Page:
“When the Lord has called me to his presence, almost all of you — it’s the law of life — will continue on earth. Remember then what the Father told you: I love you very much, very much, madly, but I want you to be faithful. Do not forget: be faithful to go, by the infinite mercy of the Lord, to enjoy God. Be assured that then I will love you even more” (Source: The Founder of Opus Dei, vol. III).

And I return to my ordinary life, which is constantly an “October 6th” of divine grace, to strive to fulfill what St. Josemaría recommended:

“The ‘miracle’ which God asks of you is to persevere in your Christian and divine vocation, sanctifying each day’s work: the miracle of turning the prose of each day into heroic verse by the love which you put into your ordinary work. God waits for you there” (Christ is Passing By, no. 50).

Image Canonization of St. Josemaria; St. Peter’s Square, Vatican, October 6, 2002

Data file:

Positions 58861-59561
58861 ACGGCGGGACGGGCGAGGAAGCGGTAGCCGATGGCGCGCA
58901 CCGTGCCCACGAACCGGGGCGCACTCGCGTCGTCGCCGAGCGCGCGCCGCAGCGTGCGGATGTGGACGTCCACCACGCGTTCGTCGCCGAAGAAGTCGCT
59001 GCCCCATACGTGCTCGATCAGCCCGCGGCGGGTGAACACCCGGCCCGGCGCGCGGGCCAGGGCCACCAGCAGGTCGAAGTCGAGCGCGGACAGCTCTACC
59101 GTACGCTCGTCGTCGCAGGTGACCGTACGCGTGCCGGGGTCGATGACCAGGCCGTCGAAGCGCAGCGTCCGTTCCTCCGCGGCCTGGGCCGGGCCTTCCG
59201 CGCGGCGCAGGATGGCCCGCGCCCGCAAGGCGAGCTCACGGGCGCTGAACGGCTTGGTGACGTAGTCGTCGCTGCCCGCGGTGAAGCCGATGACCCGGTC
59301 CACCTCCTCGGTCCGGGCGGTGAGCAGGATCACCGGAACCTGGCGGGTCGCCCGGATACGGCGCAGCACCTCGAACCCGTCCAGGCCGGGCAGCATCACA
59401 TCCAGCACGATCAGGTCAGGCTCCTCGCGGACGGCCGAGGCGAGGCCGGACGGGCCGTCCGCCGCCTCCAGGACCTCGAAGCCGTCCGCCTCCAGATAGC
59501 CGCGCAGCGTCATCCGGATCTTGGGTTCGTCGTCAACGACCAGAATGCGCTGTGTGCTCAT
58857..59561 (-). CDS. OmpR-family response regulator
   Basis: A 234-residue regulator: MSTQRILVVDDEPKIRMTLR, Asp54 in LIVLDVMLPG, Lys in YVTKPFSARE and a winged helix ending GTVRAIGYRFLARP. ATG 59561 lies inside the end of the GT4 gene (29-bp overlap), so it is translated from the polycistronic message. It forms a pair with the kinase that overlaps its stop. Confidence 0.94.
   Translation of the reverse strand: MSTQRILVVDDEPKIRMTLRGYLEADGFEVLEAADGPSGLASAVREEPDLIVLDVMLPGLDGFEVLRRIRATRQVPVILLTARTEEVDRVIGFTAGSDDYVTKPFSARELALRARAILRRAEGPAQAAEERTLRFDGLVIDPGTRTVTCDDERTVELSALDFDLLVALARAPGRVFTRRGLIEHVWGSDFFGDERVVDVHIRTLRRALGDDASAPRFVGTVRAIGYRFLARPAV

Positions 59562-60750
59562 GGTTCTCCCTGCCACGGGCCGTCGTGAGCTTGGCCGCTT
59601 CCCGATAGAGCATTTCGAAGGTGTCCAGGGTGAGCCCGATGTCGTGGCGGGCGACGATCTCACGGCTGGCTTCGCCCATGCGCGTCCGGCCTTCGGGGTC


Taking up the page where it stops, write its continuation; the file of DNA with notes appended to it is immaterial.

Joseángel Domínguez Joseángel Domínguez

Joseángel Domínguez is a Biblical Theologian and educational leader with a diverse academic and professional background. He is the co-founder and Executive Director of the CRETIO Foundation, a network fostering the Holy Land's knowledge and experience through trips, visits, academic materials, and economic development initiatives. Author and co-author of books on learning and innovation, including "Bible Portico"(Scepter Publishers 2022), Joseángel combines his theological expertise with a passion for innovative learning to cultivate a profound understanding of faith and its cultural context.